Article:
quantities of edible fruit each year.
is derived from the original name Ankye which comes
from the Twi language of Ghana. The botanical name
of the fruit – Blighia Sapida – was given
in honour of Captain William Bligh of “Mutiny
on the Bounty” fame, who in 1793 took plants
of the fruit from Jamaica to England. Captain Bligh
also brought the first breadfruit to Jamaica. Before
this, the ackee was unknown to science. In 1778 Dr
Thomas Clarke, one of the earliest propogators of
the tree, introduced it to the eastern parishes.
ackee tree grows up to 15.24m (50ft) under favourable
conditions. It bears large red and yellow fruit 7.5
– 10 cm (3-4 in.) long. When ripe these fruits
burst into sections revealing shiny black round seeds
on top of a yellow aril which is partially edible.
are two main types of ackee identified by the colour
of the aril. That with a soft yellow aril is known
as ‘butter’ and ‘cheese’ is
hard and cream-coloured. Ackee
contains a poison (hypoglcin) which is dissipated
when it is properly harvested and cooked. The fruit
should not be gathered until the pods open naturally.
In addition, the aril must be properly cleaned of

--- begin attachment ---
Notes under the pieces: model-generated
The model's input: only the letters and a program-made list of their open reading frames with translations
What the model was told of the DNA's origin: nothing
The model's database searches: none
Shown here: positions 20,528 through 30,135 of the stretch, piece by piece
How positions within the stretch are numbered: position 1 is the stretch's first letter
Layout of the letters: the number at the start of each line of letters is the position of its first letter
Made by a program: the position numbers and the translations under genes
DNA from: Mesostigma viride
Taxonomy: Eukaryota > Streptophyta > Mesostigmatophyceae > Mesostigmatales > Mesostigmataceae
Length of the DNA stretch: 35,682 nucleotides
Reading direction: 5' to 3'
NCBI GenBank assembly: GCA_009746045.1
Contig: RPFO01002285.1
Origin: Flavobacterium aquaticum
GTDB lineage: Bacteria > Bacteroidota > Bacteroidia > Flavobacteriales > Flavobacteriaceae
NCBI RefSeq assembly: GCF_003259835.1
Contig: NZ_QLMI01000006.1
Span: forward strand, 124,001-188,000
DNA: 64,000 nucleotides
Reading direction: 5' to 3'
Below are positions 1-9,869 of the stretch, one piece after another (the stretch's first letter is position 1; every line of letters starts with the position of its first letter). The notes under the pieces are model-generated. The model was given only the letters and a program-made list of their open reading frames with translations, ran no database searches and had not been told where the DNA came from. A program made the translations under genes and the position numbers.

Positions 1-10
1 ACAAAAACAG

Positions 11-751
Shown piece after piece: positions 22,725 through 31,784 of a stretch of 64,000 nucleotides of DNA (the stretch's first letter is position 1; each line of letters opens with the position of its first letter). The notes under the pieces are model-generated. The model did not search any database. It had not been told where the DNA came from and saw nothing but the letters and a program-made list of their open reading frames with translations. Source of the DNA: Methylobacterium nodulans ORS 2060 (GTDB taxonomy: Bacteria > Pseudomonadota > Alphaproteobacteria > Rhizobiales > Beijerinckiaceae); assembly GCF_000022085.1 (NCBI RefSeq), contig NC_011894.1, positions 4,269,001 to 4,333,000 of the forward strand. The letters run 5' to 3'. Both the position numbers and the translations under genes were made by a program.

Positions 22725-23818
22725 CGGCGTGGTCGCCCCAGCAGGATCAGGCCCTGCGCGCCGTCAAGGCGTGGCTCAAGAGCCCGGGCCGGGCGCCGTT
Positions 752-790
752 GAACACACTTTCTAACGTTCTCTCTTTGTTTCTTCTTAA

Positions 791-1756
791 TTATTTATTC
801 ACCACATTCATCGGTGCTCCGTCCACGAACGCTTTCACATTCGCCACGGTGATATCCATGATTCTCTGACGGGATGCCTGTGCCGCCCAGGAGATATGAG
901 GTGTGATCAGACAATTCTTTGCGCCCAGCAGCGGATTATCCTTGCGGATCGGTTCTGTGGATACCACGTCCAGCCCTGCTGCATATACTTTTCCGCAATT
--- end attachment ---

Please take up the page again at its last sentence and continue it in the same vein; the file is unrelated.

red fibre and the cooking water discarded.
is the only place where the fruit is widely eaten.
However, it has been introduced into most of the other
Caribbean islands (for example, Trinidad, Grenada,
Antigua and Barbados), Central America and Florida,
where it is known by different names and does not
thrive in economic quantities. Jamaican canned ackee
is now exported and sold in markets patronized by
is a very delicious fruit and when boiled and cooked
with seasoning and salt fish or salt pork, it is considered
one of Jamaica’s greatest delicacies.
– Lignum Vitae (Guiacum officinale)
Lignum Vitae was found here by Christopher Columbus.
Its name, when translated from Latin, means “wood
of life” – probably adopted because
of its medicinal qualities. The short, compact tree
is native to continental tropical American and the
West Indies. In Jamaica it grows best in the dry woodland
along the north and south coasts of the island.
plant is extremely ornamental, producing an attractive
blue flower and orange-yellow fruit, while its crown
has an attractive rounded shape. The tree is one of
the most useful in the world. The body, gum, bark,
fruit, leaves and blossom all serve some useful purpose.
In fact, the tree has been regarded for its medicinal
properties. A gum (gum guaiac) obtained from its resin
was once regarded as a purgative. It was exported
to Europe from the early sixteenth century as a remedy
(combined with mercury) for syphillis and has also